DC Comics In Ructions Over Gerry Conway's Allegations

??????????????????????Yesterday veteran comic book writer Gerry Conway posted on Tumblr.

 Who created Caitlin Snow, the alter ego of Firestorm super-villain Killer Frost, who appears regularly on The Flash? According to DC Entertainment, nobody.

He was highlighting a rather distressing loophole at DC over paying comic book creators whose creations get picked for toys, TV shows or movies, known as "creator equity participation" and a number of veteran creators have become rather reliant on such payments.

Except, of late, for a number of characters, there are no payments being made if the character is considered "derivative" of a second DC character. But then the creator of that 2nd character receives nothing for the use of the first.

So if a character can be deemed as derivative of another, then no one gets paid for its use.

I first learned how this change would effect DC's approach to creators equity when I received a letter from DC Entertainment's new president, Diane Nelson, informing me I would no longer receive equity payments for Power Girl because she was now considered a "derivative" character. To soften the blow and show "appreciation" for my "contribution" she enclosed a check for $1000.

He also pointed out that in order to get paid, you had to fill in a form for each character before it gets used in another media. They won't pay retrospectively. Which, for some veteran creators is a rather onerous burden identifying each and every character created just in case the TV or movie producers decide to pick one.

By a rough guesstimate, I probably created over five hundred characters for DC between 1969 and 1985. Most of them were minor one-shot creations, and some of them, like Felicity Smoak (now a regular on Arrow) were minor supporting characters who've taken on a new life in other media. Unless I'm willing to commit a large chunk of my life to tracking down each character and filing a separate equity request in anticipation that somehow, some day, one of these characters might end up on a TV show, I risk being cut off from any share in the fruits DC enjoys from the product of my labor. A share which DC acknowledges I'm due– but which DC refuses to assist me in receiving.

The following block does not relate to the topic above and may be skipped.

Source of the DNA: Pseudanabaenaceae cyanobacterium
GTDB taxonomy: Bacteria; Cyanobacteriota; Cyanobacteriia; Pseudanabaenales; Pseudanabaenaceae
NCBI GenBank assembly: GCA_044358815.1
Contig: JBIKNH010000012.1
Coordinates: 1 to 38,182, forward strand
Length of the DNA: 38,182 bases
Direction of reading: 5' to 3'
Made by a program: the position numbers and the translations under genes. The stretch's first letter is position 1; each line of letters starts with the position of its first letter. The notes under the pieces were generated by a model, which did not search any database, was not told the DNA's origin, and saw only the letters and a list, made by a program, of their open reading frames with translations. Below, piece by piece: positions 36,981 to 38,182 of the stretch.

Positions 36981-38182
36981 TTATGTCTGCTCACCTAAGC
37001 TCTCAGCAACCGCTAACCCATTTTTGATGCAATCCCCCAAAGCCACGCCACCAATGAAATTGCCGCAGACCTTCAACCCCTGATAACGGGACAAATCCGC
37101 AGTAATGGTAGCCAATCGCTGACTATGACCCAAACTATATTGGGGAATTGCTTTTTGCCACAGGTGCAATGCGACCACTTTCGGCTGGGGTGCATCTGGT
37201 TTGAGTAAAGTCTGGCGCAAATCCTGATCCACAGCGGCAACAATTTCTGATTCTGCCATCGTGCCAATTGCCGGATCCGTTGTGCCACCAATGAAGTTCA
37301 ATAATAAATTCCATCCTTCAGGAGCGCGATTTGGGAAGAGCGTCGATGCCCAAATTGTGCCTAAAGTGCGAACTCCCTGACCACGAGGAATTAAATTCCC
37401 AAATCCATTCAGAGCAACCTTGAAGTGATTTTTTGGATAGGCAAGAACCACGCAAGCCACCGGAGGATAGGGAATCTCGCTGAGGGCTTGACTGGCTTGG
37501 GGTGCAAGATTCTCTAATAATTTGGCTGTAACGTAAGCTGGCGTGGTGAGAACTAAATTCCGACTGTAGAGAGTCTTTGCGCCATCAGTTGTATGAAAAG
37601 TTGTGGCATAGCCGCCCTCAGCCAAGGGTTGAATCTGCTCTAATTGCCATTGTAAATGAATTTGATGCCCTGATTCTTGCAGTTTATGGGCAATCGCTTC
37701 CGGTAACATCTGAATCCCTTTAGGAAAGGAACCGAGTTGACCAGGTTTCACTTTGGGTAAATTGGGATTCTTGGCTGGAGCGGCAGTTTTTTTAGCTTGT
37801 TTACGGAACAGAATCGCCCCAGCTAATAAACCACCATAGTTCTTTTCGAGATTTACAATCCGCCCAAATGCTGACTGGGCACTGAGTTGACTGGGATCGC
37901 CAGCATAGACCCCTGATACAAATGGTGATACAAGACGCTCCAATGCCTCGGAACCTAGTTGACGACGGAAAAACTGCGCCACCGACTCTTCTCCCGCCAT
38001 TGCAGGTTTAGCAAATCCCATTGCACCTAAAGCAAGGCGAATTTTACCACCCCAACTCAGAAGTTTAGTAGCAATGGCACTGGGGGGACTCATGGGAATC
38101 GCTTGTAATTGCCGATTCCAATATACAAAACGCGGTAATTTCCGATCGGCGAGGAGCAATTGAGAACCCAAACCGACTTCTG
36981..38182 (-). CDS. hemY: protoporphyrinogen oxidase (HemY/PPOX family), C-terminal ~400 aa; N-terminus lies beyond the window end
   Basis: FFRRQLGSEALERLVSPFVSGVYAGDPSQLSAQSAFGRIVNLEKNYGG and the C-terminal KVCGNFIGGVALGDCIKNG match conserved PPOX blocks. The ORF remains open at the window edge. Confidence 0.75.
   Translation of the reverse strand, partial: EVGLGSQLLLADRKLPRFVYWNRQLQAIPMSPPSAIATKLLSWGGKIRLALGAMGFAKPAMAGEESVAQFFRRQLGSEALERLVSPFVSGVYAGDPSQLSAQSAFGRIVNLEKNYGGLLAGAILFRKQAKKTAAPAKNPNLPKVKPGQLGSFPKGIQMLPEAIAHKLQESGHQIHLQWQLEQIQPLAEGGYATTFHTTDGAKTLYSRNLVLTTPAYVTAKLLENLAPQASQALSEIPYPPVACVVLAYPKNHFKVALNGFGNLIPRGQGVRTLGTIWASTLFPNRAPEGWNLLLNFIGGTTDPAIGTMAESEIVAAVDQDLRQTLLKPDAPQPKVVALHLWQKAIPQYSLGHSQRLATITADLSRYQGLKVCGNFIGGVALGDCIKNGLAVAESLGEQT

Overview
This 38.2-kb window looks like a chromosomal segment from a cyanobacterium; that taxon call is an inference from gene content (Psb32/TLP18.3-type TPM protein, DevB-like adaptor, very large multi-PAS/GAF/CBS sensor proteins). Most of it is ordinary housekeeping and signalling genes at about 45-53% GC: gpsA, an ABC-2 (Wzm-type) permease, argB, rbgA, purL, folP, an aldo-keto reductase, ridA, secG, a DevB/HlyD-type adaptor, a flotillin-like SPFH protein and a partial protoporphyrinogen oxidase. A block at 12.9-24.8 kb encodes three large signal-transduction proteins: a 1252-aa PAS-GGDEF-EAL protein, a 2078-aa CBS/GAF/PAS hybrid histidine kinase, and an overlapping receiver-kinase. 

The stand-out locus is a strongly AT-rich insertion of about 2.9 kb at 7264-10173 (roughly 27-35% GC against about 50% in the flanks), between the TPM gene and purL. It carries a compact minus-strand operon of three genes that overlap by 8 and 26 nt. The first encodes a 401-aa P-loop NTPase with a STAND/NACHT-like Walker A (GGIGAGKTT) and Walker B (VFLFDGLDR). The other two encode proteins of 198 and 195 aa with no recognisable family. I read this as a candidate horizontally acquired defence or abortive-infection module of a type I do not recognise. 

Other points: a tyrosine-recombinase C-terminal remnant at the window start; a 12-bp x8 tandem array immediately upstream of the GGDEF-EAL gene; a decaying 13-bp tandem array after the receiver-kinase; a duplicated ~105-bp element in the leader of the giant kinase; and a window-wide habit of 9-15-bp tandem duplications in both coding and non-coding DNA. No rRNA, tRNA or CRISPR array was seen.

Capeless Crusaders clarified that in the case of Firestorm "the agreement predates this", meaning that he will get aid for the use of that character in The Flash and Arrow.

So I've been checking in and asking around. And what is emerging is the possibility that this is a case of right hands and left hands not knowing what the other is doing. A publisher preparing to move coasts letting certain policies slip through the cracks.

Right now the whole thing is on lawsuit away from blowing open. The "derivative" definition didn't work well for Todd McFarlane in the lawsuit from Neil Gaiman.

I understand that as a direct result on Gerry Conway's version of events that people at DC are having meeting. Long and complex meetings, Phone calls and discussions. And an attempt to, as we call it in the UK, do a reverse ferret.

If I was a betting man, I'd look forward to DC Comics releasing an announcement thanking Gerry for bringing this issue to their attention, clarifying the situation, sending out back-dated cheques to anyone affected and making a change in policy to make claiming for such payments a lot easier.

Because it's one thing for working creators to feel screwed over, But it's a another thing for veteran creators with a lot of time of their hands to write articles, make phonecalls and contact lawyers to feel screwed over. And with nothing to lose…

After all, Marc Toberoff probably isn't that busy right now either.


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Rich JohnstonAbout Rich Johnston

Founder of Bleeding Cool. The longest-serving digital news reporter in the world, since 1992. Author of The Flying Friar, Holed Up, The Avengefuls, Doctor Who: Room With A Deja Vu, The Many Murders Of Miss Cranbourne, Chase Variant. Lives in South-West London, works from Blacks on Dean Street, shops at Piranha Comics. Father of two. Political cartoonist.
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